Naomi Klein releases letter about the Leap Manifesto that the National Post refuses to print

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      Last October, I wrote a feature article about the Leap Manifesto, a call for government action on climate change and a shift away from fossil fuels. In stark contrast the majority of media coverage that the document has received, we gave it a fair shot and presented its ideas as worthy of serious consideration.

      The National Post has refused to do the same, one of the manifesto's lead authors wrote today (February 25) on Twitter.

      Now, Naomi Klein, author of No Logo and, more recently, This Changes Everything, used her website to publish a letter a number of other signatories to the Leap Manifesto sent to the Post.

      Here's the letter the newspaper has so-far refused to publish:

      Since the Leap Manifesto launched in September 2015, the National Post has published no fewer than 24 articles and letters mentioning it, an average of one per week. Without exception, each has been an attack on the project—dotted with mischaracterizations and factual inaccuracies. Some examples:

      The Leap Manifesto is a “…plan to overthrow capitalism.” Wrong.

      The manifesto calls for “an end to all trade deals.” Actual text: “We call for an end to all trade deals that interfere with our attempts to rebuild local economies, regulate corporations and stop damaging extractive projects.”

      “Calls for a basic annual income.” Actual text: “we call for a vigorous debate about the introduction of a universal basic annual income.”

      The Manifesto is backed by “celebrity recruits.” We’re delighted that dozens of Canada’s top cultural figures have signed the manifesto. So has Ontario’s former Chief Justice; the head of Canada’s Jesuits; Oxfam; Greenpeace; the Council of Canadians; Idle No More; and (crucially) more than 30,000 other signatories.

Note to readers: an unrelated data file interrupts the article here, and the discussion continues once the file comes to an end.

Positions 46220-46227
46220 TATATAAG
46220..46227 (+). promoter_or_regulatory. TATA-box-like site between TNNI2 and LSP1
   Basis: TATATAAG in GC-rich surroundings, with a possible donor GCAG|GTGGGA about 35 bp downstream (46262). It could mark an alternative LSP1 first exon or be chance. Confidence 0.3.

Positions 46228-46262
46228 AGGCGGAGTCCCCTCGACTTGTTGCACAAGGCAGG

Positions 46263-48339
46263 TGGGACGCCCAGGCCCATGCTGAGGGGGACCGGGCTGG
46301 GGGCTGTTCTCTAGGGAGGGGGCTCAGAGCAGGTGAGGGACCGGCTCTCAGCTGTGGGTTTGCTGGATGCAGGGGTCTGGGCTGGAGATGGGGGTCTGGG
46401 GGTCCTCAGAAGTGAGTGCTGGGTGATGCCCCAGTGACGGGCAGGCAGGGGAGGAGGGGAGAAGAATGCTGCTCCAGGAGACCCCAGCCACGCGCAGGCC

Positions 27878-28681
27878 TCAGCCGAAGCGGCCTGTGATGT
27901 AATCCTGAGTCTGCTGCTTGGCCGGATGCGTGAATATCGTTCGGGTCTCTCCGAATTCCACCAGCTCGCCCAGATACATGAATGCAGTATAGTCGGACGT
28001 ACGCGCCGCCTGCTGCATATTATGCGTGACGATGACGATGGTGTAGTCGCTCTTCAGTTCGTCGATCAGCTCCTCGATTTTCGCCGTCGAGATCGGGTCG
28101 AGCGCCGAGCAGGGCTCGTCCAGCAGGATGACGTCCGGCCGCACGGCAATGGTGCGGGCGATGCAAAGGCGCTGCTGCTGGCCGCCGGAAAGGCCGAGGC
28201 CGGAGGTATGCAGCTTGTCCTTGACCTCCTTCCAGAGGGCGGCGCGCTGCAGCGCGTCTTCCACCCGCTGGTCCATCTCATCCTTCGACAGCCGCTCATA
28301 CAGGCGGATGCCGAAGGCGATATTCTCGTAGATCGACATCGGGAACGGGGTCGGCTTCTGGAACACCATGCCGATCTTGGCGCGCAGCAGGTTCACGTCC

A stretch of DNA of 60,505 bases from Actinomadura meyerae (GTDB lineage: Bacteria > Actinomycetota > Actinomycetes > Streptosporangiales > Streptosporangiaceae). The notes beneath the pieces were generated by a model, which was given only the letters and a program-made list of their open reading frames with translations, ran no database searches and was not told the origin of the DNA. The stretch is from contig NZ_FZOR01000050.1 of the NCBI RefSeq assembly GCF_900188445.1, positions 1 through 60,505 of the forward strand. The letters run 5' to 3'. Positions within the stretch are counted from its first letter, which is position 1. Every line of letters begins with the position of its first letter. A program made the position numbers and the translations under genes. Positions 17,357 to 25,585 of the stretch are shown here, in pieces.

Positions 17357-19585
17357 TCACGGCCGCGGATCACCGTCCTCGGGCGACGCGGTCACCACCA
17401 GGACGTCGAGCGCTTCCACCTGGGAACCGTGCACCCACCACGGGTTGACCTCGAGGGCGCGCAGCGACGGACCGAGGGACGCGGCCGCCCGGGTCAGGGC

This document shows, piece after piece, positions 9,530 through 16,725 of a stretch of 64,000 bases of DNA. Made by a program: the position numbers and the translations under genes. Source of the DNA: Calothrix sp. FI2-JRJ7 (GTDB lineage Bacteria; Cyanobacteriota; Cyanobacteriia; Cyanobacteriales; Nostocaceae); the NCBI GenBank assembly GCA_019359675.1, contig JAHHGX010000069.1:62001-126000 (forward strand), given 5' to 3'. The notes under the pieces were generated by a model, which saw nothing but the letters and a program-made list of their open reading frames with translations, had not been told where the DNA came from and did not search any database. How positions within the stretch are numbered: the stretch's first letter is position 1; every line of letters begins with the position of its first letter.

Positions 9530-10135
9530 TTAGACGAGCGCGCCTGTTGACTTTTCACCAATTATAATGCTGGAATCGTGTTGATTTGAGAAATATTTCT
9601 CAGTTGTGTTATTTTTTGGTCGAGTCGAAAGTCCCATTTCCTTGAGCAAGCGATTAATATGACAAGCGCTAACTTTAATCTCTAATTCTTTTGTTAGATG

The Leap Manifesto has been endorsed by over 150 organizations, including national nonprofits, major unions, religious groups, and a multi-million dollar corporation. CNN called it “a model for the world” during the UN climate negotiations in Paris in December. Parallel initiatives are underway in the United Kingdom, Australia and United States. Many of the social democratic policies it calls for are mainstream in several European countries, and many are under debate every day in the current U.S. election.

      In Paris, Canada’s government committed to radically lowering its emissions.  The Leap Manifesto outlines practical policies for how we can do this in ways that change our country for the better.

      The old saying goes: ‘first they ignore you, then they attack you, then you win.” We’re delighted to have advanced to this crucial second stage within the pages of the Post. But we’d appreciate it if you’d get your facts straight.

      Happy Leap Year!

      Maude Barlow, National Chairperson, Council of Canadians
      Mark Hancock, National President, Canadian Union of Public Employees
      Joanna Kerr, Executive Director, Greenpeace Canada
      Katie McKenna,The Leap Manifesto